Refuse to be Human

14.09.2021 – 01.05.2022
DJI 20210924 105447 573

The Baidu edition

Have you ever wanted to surf the web as a bot? Ever wondered what a bot gets to see online that you don't? In their latest online work, !Mediengruppe Bitnik allows you to become a Baidu bot to find out.

The number one search engine in China, Baidu uses web crawlers that extensively scrape the web for content for their search engines. Only what the bots see is indexed, for discovery later by users searching on Baidu. Refuse to be Human allows you to install a web extension that changes your browser’s user agent to match that of the Baidu bot, giving you access to what is referred to as the ‘grey web’ – a layer of content only visible to bots. This simple web extension allows you to experience the web in a novel way: You will see fewer ads and less taylored content and you will be able to access websites and archives usually paywalled.

Become a search bot to gain access to the grey net.

Artist Statement

Download the browser extension here:



!Mediengruppe Bitnik (read – the not Mediengruppe Bitnik) are contemporary artists working on, and with, the Internet. Their practice expands from the digital to physical space, often intentionally applying loss of control to challenge established structures and mechanisms.

!Mediengruppe Bitnik’s works formulate fundamental questions concerning contemporary issues. In the past they have been known to subvert surveillance cameras, bug an opera house and broadcast its performances outside, send a parcel containing a camera to Julian Assange at the Ecuadorian embassy in London, and physically glitch a building. Their works have been shown internationally, most recently in exhibitions at CAC Shanghai, LOAF Kyoto, Annka Kultys Gallery London, House of Electronic Arts Basel, Aksioma Ljubljana, Kunsthaus Zurich, FACT Liverpool, Onassis Cultural Center Athens, Public Access Gallery Chicago, Nam June Paik Art Center South Korea, Shanghai Minsheng 21st Century Museum, The Pushkin Museum of Fine Arts Moscow, Beijing Contemporary Art Biennial and the Tehran Roaming Biennial.

The artist group


Previously released editions of Refuse to be Human

The Baidu edition of Refuse to be Human was commissioned by Digilab@Kunsthaus Zurich. The source code is free software and published under the GNU GPLv3.


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DJI 20210924 105447 573 v2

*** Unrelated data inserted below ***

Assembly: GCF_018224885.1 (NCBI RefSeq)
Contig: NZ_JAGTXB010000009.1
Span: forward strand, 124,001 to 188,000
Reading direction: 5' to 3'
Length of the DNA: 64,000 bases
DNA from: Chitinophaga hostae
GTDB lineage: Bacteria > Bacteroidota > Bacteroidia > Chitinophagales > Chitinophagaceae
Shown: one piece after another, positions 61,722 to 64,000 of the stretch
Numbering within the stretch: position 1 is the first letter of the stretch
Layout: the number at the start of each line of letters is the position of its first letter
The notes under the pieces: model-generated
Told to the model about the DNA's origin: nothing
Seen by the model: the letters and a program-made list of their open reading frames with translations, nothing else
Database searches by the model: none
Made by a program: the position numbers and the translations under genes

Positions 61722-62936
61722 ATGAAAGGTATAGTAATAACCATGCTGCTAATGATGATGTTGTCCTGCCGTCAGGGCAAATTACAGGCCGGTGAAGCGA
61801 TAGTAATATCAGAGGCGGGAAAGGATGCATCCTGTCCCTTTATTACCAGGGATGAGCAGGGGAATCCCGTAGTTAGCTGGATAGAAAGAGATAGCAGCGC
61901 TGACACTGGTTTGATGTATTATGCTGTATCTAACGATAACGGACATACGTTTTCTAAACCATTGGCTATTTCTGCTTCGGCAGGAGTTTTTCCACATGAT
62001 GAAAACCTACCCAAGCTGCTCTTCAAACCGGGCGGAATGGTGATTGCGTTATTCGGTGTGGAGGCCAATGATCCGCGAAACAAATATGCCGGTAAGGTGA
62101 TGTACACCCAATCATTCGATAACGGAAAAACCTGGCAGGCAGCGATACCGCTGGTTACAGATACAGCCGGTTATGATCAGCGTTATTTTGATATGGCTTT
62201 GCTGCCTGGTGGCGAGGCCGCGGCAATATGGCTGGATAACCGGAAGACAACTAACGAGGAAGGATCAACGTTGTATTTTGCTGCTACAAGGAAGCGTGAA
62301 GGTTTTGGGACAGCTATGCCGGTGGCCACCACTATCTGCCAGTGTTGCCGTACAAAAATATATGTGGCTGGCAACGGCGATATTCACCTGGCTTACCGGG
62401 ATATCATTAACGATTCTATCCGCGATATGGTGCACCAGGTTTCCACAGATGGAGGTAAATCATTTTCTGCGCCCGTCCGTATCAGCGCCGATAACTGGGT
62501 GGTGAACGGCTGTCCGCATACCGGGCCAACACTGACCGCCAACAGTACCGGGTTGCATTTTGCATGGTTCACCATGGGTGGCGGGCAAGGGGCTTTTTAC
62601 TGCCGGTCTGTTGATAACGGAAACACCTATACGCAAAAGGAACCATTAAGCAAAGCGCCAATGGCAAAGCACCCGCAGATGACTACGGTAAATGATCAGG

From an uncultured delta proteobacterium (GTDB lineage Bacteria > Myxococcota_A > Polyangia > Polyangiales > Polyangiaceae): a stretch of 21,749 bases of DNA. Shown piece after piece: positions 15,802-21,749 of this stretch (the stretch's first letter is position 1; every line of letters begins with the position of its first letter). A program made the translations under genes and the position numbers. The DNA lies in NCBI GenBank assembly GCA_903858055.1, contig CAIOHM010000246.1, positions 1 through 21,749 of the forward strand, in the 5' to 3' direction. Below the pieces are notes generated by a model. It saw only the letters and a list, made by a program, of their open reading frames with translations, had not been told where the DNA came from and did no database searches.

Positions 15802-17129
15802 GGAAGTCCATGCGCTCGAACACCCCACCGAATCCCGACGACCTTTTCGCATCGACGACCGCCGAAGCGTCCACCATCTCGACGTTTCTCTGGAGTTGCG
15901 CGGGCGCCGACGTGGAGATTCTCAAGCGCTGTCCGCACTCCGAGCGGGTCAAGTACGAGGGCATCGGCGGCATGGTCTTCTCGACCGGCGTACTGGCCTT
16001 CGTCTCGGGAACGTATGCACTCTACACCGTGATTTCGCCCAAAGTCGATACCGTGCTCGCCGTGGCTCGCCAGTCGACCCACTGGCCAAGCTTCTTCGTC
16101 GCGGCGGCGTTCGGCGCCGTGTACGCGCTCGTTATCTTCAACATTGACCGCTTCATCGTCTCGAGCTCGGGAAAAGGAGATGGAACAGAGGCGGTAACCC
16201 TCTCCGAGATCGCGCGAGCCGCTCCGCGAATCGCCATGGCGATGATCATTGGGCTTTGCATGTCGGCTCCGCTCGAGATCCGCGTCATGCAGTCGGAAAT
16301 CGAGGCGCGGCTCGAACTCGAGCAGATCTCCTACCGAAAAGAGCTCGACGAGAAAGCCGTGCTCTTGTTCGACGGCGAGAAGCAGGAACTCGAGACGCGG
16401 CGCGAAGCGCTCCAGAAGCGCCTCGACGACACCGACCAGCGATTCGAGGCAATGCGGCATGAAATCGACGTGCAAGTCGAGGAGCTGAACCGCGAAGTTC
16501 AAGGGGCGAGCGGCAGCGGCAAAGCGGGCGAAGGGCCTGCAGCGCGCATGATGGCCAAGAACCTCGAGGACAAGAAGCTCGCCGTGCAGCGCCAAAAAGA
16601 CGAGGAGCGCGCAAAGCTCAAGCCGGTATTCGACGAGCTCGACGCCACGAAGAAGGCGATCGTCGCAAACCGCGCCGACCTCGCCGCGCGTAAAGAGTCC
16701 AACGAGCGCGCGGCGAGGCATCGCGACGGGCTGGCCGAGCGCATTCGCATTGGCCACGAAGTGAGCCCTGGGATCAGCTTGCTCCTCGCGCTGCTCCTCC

DJI 20210924 105623 571

At the Kunsthaus

until 31.3.22

Random Darknet Shopper is an automated online shopping bot which ran from within three exhibition spaces in three different countries between 2014 and 2016 [1]. With a budget of $100 in Bitcoins per week, the bot went shopping in the deep web, where it randomly chose and purchased one item per week and had it delivered directly to the exhibition space. Once the items arrived, they were unpacked and displayed, each new object adding to a landscape of traded goods from the Darknet.

The Random Darknet Shopper is an exploration of the Darknet via the goods traded there. It directly connects the exhibition space with the Darknet.

By randomizing its consumerism, the Random Darknet Shopper Bot was guaranteed a wide selection of goods from the thousands listed on deepweb markets. In its first run from October 2014 - January 2015, Random Darknet Shopper bought 12 items, which were displayed at Kunst Halle St. Gallen. The sixth order was a pack of ten yellow Ecstasy pills from Germany, which duly arrived and were displayed within the exhibition space.

”Can a robot, or a piece of software, be jailed if it commits a crime? Where does legal culpability lie if code is criminal by design or default? What if a robot buys drugs, weapons, or hacking equipment and has them sent to you, and police intercept the package?” These are some of the questions Mike Power asked when he reviewed the work “Random Darknet Shopper” in the Guardian.

Global questions, which were then negotiated locally: On the day after the three-month exhibition at Kunst Halle St. Gallen closed, the public prosecutor's office seized the Random Darknet Shopper. The seizure caused a sensation around the world because for the first time a robot had been arrested for an illegal act. At the same time, however, it remained unclear who was responsible for the actions of the bot. The bot itself, the artists or the exhibition space and it's staff.

Three months after the confiscation, all items except the Ecstasy (which was destroyed) were released back to the artists. In the order for withdrawal of prosecution the public prosecutor stated that the overweighing public interest in the questions raised by Random Darknet Shopper indeed justified the possession and exhibition of the drugs as artefacts.

The artists as well as Random Darknet Shopper were cleared of all charges.


[1] St. Gallen Edition: Kunst Halle St. Gallen, Switzerland, Oct 14 2014 - Jan 15 2015; London Edition: Horatio Junior Gallery, London, UK Dec 11 2015 - Feb 5 2016; Ljubljana Edition: Aksioma Institute for Contemporary Art, Ljubljana, Slovenia, 24 Feb – 25 Mar 2016

Bitnik A737667